- “Eye of the World” by Bill Miller.
For five days this October, amidst presidential debates and door-to-door canvassing, the Woodstock Film Festival (WFF) will offer fun with a conscience: nearly 130 films plus concerts, panels, and receptions throughout the region. For a few days, the local flower child gets to play the hip cineaste, rubbing shoulders on Tinker Street with bold-faced names from American indie cinema. Since its debut in 2000, WFF has been dedicated to screening film projects that shine a harsh light on injustices of all stripes, while celebrating the unruly joys of the counterculture—with a healthy dose of music to round out the mix. Many of the movies will deal with the selfsame issues facing us as we head to the polls in November: social, political, and environmental conflicts, and finding the rare people who can offer lasting solutions rather than empty rhetoric.
Allow me to strike a dire note: As multinational companies subsume a larger market share of new media, certain films that expose environmental, fiscal and ethical violations may find themselves without a mainstream venue, banished from megaplex screens, corporate-owned network television, certain websites, and even your own iPhone. Hence, a sobering reminder why independent festivals like WFF are often the only forum for certain films that corporate America, in its infinite wisdom as a legal citizen, prefers you not see. Be clear: In many cases, this year’s WFF films will never be seen in a theater near you. This festival is your only chance.
Chronogram celebrates the 2012 Woodstock Film Festival with its far-reaching preview section. At the center of this preview are the synopses of 36 films, complemented by interviews with actors and directors.
The film reviews herein, penned by your tireless Chronogram film critic, are unabashedly opinionated. But they are meant to evoke curiosity and debate rather than dissuade someone from viewing a film. WFF offerings are always a fitful mix of ham-fisted debuts by first-time directors, eccentric projects best viewed at midnight screenings, and the occasional work of brilliance that will expand your mind while healing the world. (I will now contradict myself: This year, there is a higher number of superior documentary and narrative films on the WFF schedule; the lowered cost of digital video cameras has democratized the creative process among filmmakers across the globe.)
For specific WFF 2012 show times, special events, late-breaking information, and ticket sales: (845) 810-0131; Woodstockfilmfestival.com.
The Best of WWF 2012: One Critic's (Fiercely Independent) Opinion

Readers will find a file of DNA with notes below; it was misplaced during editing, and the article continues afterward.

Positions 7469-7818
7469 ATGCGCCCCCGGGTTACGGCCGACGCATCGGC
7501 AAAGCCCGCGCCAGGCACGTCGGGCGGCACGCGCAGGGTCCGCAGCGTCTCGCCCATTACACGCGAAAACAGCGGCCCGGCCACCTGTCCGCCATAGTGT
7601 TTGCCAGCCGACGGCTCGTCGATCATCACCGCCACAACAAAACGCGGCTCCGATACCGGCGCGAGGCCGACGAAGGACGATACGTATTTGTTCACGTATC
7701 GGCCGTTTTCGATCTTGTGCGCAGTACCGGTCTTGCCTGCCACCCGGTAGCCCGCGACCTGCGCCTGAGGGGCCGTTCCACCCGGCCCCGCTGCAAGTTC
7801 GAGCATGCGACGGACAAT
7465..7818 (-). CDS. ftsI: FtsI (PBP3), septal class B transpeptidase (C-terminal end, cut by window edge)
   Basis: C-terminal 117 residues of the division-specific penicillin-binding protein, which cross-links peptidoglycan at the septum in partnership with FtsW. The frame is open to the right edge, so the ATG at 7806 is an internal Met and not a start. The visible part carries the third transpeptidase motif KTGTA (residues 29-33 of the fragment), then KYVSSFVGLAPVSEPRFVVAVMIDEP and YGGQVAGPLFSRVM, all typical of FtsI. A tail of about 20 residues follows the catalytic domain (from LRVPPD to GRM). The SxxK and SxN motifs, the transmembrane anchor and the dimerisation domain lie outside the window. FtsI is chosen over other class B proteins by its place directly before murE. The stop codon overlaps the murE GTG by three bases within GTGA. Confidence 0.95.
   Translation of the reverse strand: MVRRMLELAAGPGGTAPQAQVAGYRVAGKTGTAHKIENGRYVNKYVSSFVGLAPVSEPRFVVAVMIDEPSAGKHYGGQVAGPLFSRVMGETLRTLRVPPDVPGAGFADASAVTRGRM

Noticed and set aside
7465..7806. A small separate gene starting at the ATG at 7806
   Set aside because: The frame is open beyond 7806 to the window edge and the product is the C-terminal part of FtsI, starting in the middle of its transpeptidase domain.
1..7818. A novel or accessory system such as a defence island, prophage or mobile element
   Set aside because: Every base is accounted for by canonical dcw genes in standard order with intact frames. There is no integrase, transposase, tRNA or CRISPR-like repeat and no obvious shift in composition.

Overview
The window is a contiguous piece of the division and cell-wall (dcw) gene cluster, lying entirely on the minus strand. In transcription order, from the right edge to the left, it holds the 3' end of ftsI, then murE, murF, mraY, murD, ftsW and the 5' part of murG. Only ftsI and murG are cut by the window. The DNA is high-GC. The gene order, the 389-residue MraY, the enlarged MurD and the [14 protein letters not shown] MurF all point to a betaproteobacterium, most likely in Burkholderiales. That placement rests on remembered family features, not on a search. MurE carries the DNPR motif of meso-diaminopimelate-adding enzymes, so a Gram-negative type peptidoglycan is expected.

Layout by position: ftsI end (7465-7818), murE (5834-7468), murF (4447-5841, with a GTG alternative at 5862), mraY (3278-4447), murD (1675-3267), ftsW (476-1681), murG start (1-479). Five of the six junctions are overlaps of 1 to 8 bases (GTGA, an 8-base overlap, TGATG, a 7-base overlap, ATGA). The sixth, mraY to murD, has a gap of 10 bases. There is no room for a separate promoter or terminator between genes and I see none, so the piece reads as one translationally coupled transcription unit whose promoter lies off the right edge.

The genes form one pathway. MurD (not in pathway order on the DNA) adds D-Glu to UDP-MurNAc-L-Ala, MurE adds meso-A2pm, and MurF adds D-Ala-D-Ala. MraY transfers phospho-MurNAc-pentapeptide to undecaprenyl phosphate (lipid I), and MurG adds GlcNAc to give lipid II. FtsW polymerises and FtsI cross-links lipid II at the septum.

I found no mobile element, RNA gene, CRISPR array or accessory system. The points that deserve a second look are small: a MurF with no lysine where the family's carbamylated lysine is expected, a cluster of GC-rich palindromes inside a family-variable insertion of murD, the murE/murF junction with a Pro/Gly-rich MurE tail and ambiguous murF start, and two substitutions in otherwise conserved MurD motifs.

In reviewing films for WFF 2012, I greet every screener that I preview with this merciless slate of questions: Will this movie have a life beyond the admittedly cosseted realm of the indie film festival? Is it a sleeper—or a non-starter? If it had featured top stars rather than a handful of exuberant unknowns, would it be in commercial theaters? Will it have a new life on DVD or on a paysite? Or will it be destined for obscurity?
In the case of certain narrative film vanity projects, an early death is no cause for weeping. But when the project is a fearless documentary that speaks truth to power, it benefits us all to keep the project in front of as many eyes as possible. Rest assured, there will be unseen individuals—corporations being the "new American citizens"—working hard to ensure that it disappears for good.
While I previewed a mere 36 films out of nearly 130 on the 2012 Woodstock Film Festival schedule, I commend these two as being superlative in their respective categories of narrative and documentary projects.
To learn whether the festival judges agree with me, be sure to attend the WFF Awards Ceremony, scheduled for Saturday, October 13 at Backstage Productions on Wall Street in Kingston. (For details, visit the WFF website). For a career equally highlighted by thought-provoking films and an active dedication to progressive causes, director Jonathan Demme (Philadelphia, Melvin and Howard) will be given the Maverick Award at this year's ceremony.
Best Narrative Film:
Director: Benjamin Dickinson
The best of narrative films thrusts us into a special world and then shakes up our preconceived notions about people, society, and our own value system. First Winter, which examines how a group of twenty-somethings faces the apocalypse, does all of these things powerfully. Its cumulative effect, which is to fill us with a sense of dread, is handily accomplished by a cast of amateurs and professionals whose understated performances make every moment seem real and raw.
Runner-ups: Electrick Children (Dir. Rebecca Thomas); Sparrows Dance (Dir. Noah Buschel)
Best Documentary Film:
Words of Witness
Director: Mai Iskander
The best of documentary films demonstrates a sense of bravery in depicting a truth that has heretofore been obscured. One slowly understands that the hero is not only the person in the viewfinder, but the intrepid director following the action from behind the camera. Mai Iskander braved danger every step of the way in following Egyptian reporter Heba Afify's equally brave coverage of her country in turmoil, as revolution ignited. Together, the director, subject, and all involved have created a humbling and inspiring record of a newly born democracy struggling to its unsteady feet.
Runners-up: Chasing Ice (Dir. Jeff Orlowski); Shepard and Dark (Dir. Treva Wurmfeld)